By JAMES BROWN
Glasgow Daily Times
Up a ramp through the back door of Edmonton
Elementary was how one would get to TimMc-
Murtrey’s office during the quiet times of summer.
That’s where I found him near noon nearly nine
years ago when he decided to return to coaching after a
McMurtrey, a legend in his nativeMetcalfe County,
had taken a break from coaching the boys’ basketball
team to become principal at the elementary school.After
three years, he returned to the program because,
even though he coached golf, tennis, drove a city bus
route and was principal, basketball was his first love.
He had missed being on the sideline.
“Maybe I’m not right, but I’ve missed it. I just have a
passion to coach (basketball),” he told me that day in
I was there to hear the story and to tell readers of the
Glasgow Daily Times about his comeback.
Having never been to the elementary, I wandered
through the slight maze that was the back entrance to
the school and found his office area.
At what must have been the secretary’s
desk sat a young girl with dark
hair.McMurtrey introduced me to
his daughter, Tayler, as she sat there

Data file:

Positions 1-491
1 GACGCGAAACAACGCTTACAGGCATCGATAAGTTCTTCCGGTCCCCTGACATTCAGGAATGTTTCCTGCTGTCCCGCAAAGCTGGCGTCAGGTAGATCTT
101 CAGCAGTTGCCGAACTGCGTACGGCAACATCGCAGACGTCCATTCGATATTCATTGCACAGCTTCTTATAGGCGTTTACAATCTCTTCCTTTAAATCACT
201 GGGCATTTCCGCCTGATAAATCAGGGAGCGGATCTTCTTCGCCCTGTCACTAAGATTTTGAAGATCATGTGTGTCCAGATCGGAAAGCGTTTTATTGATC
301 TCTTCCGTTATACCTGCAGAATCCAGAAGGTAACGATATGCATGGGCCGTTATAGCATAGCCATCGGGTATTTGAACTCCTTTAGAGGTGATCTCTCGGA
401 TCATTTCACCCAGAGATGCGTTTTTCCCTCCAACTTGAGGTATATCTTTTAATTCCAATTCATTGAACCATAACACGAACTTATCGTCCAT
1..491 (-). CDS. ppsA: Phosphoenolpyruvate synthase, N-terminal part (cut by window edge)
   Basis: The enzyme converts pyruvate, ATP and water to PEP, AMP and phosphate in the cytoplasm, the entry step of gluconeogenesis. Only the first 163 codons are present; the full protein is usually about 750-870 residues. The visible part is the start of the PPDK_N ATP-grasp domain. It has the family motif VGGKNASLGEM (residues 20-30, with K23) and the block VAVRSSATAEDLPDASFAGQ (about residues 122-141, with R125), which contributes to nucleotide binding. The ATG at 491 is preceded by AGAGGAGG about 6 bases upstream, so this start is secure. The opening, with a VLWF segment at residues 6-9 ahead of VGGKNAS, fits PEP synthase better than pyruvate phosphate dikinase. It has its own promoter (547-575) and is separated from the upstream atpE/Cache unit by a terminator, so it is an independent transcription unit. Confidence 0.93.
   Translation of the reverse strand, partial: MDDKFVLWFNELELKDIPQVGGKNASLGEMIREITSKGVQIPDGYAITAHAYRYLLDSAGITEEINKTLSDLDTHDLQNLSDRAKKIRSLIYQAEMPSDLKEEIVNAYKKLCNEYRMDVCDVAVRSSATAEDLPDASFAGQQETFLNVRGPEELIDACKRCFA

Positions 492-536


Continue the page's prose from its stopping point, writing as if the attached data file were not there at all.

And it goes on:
coloring or reading, I don’t clearly
We stepped into his office, where
there was a book shelf upon which
were team photos, University of
Kentucky memorabilia and a basketball
upon which was painted “1985,
4th Region, CHAMPS.” That basketball
Murtrey’s proudest moment as a coach when hisMetcalfe
won its only regional title in boys’ basketball.
As I sat in Barren County High’s gymThursday
night, taking notes as Tayler, now a senior, tried to lead
theMetcalfe Lady Hornets to an upset ofAllen County
in the first round of the Girls Fourth Region Tournament,
I flashed back to that day.
Tim retired from coaching the Hornets at the end of
last season in order to be a father in the stands supporting
his “little” girl during her final year in high school.
Tayler did all that she could to extend her high school
basketball career, scoring 18 points and, frankly, outplayingAllen’sMorgan
Rich, the Fourth Region’s player
of the year. In the end, Holly Robinson hit a jumper
in the final second of the game to lift the Lady Patriots
to victory, ending the Lady Hornets’ season and
Tayler’s run as a high school basketball player. She was
one of two seniors on the team—Riley Eskridge being
the other—and they both had played varsity basketball
since they were in the eighth grade.
Brad Bonds, head coach of the Allen County girls’
team, praised both of those seniors and said their effort
and leadership was a big reasonMetcalfe was in a position
to nearly upset his team.
Tim stood in the hallway outside the locker room
awaiting his daughter’s exit. It was obvious he had been
affected emotionally by the night. His “little” girl had
grown from coloring or reading as he went about his
duties as a principal to a young lady and leader.
If 1985 was his proudest moment as a coach on the
bench, Thursday night might have been his proudest as
a coach in the stands.
James Brown is editor of the Glasgow Daily Times. He
can be contacted by e-mail at jbrown@glasgowdailytimes.